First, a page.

Geographic profiling: how using police data on suspects’ activity locations might help solve crime

Ms Sophie Curtis-Ham1, Professor Wim Bernasco2, Dr Oleg Medvedev1, Professor Devon Polaschek1

1University Of Waikato, Hamilton, New Zealand
2Vrije Universiteit Amsterdam, Amsterdam, The Netherlands


Background: Research into offenders’ crime locations has highlighted that they are most likely to commit crime near places they conduct their routine activities. This research suggests that if we could map offenders’ routine activity locations then we could predict where they are most likely to commit crime. And if we could predict where individual offenders are most likely to commit crime, then we could predict who is most likely to have committed a crime, given its location.

Purpose: This study examined the predictive accuracy of a novel ‘geographic profiling’ (GP) process that operationalises these predictions using data readily available in police investigations.

Methods: The GP process identifies and ranks suspects based on their relative likelihood of having committed an input crime given information about their recorded activity locations. To test the accuracy of this process, we ran it for random samples of 1000 solved crimes, for each of five typically ‘whodunit’ crime types (residential burglary, non-residential burglary, commercial robbery, personal robbery and extra-familial sex offences). We then calculated how frequently the GP process accurately places the actual offender among the top ranked suspects, from a total dataset of >25,000 potential suspects.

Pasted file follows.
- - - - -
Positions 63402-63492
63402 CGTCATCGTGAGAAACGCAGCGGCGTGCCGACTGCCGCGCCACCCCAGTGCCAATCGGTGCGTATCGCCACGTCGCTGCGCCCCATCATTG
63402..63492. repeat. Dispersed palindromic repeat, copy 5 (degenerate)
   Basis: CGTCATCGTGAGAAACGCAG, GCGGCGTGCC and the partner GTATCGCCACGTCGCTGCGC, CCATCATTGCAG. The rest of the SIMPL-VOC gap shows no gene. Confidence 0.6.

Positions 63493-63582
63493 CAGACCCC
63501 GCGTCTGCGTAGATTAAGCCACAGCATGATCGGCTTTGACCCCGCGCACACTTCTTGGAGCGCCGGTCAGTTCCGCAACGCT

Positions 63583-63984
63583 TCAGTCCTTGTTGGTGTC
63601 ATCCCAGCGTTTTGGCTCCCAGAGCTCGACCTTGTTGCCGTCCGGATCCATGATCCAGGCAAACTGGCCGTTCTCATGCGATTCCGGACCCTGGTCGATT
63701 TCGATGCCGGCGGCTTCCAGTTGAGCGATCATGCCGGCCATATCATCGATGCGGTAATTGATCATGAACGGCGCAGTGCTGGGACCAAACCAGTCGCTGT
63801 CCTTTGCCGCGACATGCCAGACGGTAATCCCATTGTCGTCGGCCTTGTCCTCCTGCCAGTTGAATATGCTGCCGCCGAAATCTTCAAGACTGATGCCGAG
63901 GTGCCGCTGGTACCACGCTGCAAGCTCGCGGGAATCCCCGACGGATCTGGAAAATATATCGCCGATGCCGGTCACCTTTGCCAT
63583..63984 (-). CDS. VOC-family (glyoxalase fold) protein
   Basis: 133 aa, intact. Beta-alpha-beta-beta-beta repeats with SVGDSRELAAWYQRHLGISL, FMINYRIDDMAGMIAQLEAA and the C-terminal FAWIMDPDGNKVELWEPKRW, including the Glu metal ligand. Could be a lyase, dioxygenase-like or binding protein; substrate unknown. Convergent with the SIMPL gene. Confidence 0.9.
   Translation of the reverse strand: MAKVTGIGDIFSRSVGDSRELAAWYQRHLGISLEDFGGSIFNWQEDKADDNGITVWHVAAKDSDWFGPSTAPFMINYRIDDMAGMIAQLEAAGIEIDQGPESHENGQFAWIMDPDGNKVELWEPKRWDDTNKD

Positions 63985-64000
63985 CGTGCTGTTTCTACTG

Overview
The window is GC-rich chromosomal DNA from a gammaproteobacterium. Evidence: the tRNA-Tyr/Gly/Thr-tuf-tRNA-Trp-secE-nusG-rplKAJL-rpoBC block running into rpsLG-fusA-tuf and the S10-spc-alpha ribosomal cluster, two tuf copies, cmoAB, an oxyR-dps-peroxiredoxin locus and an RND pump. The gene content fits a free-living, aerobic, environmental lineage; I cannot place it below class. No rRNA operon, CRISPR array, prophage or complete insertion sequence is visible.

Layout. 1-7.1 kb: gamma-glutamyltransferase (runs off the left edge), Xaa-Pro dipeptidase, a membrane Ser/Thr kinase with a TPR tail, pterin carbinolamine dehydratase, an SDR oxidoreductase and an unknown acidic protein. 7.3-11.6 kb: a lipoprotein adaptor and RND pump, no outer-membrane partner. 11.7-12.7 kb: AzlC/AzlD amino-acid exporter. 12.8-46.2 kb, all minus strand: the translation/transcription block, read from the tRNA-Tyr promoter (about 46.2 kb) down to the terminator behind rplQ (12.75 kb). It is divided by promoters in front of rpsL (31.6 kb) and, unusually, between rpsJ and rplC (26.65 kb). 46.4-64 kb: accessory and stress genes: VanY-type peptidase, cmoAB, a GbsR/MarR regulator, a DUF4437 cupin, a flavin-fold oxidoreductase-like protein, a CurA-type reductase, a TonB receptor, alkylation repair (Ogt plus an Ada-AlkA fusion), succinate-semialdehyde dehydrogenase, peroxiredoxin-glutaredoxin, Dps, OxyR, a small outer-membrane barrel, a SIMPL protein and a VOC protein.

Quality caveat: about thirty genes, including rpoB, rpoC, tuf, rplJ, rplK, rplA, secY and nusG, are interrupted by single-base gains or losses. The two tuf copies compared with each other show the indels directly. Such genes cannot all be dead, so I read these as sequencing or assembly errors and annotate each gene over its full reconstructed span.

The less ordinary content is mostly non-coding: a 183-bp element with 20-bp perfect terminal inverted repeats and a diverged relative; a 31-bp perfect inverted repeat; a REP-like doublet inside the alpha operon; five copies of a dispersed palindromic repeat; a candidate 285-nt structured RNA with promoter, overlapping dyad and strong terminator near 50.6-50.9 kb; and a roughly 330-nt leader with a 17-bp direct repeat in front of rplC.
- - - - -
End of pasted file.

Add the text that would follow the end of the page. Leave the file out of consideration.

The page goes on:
Outcome: The GP process vastly outperforms chance, but more importantly is accurate sufficiently often to have promise for crime investigations in practice. We also identify factors that affect accuracy, such as the type of crime.

Conclusion: Operationalising the processes underlying offenders’ crime location choices through this geographic profiling method has potential to help police solve crime.


Sophie Curtis-Ham, MSc, LLB(Hons), is a PhD Candidate at the University of Waikato and senior researcher at New Zealand Police. She has previously worked as an intelligence analyst in the UK and NZ. Her research interests include the development and application of the New Zealand Crime Harm Index, evaluations of policing initiatives, and the use of statistical methods for behavioural and geographical profiling to support criminal investigations.